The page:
ME - posted on 07/12/2009

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There are nipple gaurds that can help with the pain...you can get them at baby's r us, or probably a maternity store or even a drug store. I would check for signs of thrush tho...My son and I had thrush, and tho we recongnized and treated his, no one ever told me that I probably had it too...so I was never treated, and we just kept passing it back and forth to each other...It was unbelievably painful!

Mary Jane - posted on 07/12/2009

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I would try to Pump... and store or discard in between feedings and see how you feel... The more your little one takes in the more your Breasts Fill, it sounds like she just isnt feeding as fast as its coming in... About the Lanolin - you dont have to wipe it off your nipple before feeding its completely harmless to your little one. I know I had the hardest time at first with my 1st Born and now I have nursed my 1st Born up until he was 1.5 Years and with my 2nd Born She has had no problem because the milk was already there.. It definitely got easier for me so I wish you the Best of Luck... =)

Amber - posted on 07/11/2009

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I think this is normal. As long as the pain only lasts at first (plus no bleeding or tears in your nipples) AND as long as the pain is not during let down (which could signify a yeast infection in your breasts) then I would give it a few more weeks to correct itself.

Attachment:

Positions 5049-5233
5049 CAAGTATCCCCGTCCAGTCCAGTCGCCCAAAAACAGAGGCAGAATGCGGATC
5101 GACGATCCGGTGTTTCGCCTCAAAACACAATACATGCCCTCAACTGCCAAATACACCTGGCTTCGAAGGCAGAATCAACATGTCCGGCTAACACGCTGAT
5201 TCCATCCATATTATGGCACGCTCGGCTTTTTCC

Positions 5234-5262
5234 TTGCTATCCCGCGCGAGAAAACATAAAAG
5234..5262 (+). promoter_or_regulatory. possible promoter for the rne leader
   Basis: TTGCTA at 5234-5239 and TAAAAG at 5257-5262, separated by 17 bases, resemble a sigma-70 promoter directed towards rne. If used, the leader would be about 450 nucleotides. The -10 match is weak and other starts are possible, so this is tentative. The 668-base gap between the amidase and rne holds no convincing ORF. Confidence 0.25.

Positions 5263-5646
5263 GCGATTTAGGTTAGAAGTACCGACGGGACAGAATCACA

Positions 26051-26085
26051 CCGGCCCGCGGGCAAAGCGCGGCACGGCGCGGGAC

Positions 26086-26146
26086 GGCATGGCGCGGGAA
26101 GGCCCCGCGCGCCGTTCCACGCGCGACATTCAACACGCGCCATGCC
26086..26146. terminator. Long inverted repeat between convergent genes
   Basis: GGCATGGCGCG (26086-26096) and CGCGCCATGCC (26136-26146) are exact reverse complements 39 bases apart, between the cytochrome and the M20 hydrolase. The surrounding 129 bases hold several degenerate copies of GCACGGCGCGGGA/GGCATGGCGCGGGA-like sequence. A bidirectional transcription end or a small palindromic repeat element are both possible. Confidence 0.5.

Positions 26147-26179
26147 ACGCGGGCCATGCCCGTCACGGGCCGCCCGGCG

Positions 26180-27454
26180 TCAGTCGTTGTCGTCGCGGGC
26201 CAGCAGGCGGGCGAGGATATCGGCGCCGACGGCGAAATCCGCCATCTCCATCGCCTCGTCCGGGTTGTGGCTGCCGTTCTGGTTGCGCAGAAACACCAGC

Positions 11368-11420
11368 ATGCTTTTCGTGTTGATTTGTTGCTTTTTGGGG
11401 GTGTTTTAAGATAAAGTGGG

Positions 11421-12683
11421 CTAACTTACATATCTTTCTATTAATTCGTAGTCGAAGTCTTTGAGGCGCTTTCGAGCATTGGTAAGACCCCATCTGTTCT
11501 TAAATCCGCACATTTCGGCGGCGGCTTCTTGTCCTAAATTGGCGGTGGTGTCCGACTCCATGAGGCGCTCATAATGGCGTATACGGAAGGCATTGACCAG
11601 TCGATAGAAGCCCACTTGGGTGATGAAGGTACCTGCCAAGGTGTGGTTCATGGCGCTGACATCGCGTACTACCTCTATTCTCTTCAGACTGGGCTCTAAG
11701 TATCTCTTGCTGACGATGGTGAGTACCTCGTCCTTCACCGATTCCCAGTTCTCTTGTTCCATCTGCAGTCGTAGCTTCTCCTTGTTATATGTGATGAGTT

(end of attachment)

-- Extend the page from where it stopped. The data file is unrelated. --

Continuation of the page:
It took me at least the first 8 weeks to get comfortable nursing. And now at 15 weeks old we are smooth sailing!

Minnie - posted on 07/10/2009

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It sounds like your nipples aren't healing from a poor latch. I would definitely continue to use the lanolin- you don't have to wipe it off at all.

And see an IBCLC- she will be able to look at your latch, positioning, and help you. Don't go to a nurse who calls herself a lactation consultant, you need to see a board-certified one.

Jennifer - posted on 07/10/2009

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You might also want to try contacting a local La Leche League leader. Mine helped me tremendously before I even gave birth and there is no charge! I'm not sure what type of lanolin you are using but Lansinoh doesn't have to be wiped off before baby nurses. Other than that I would give the same advice the other moms have left. Good luck.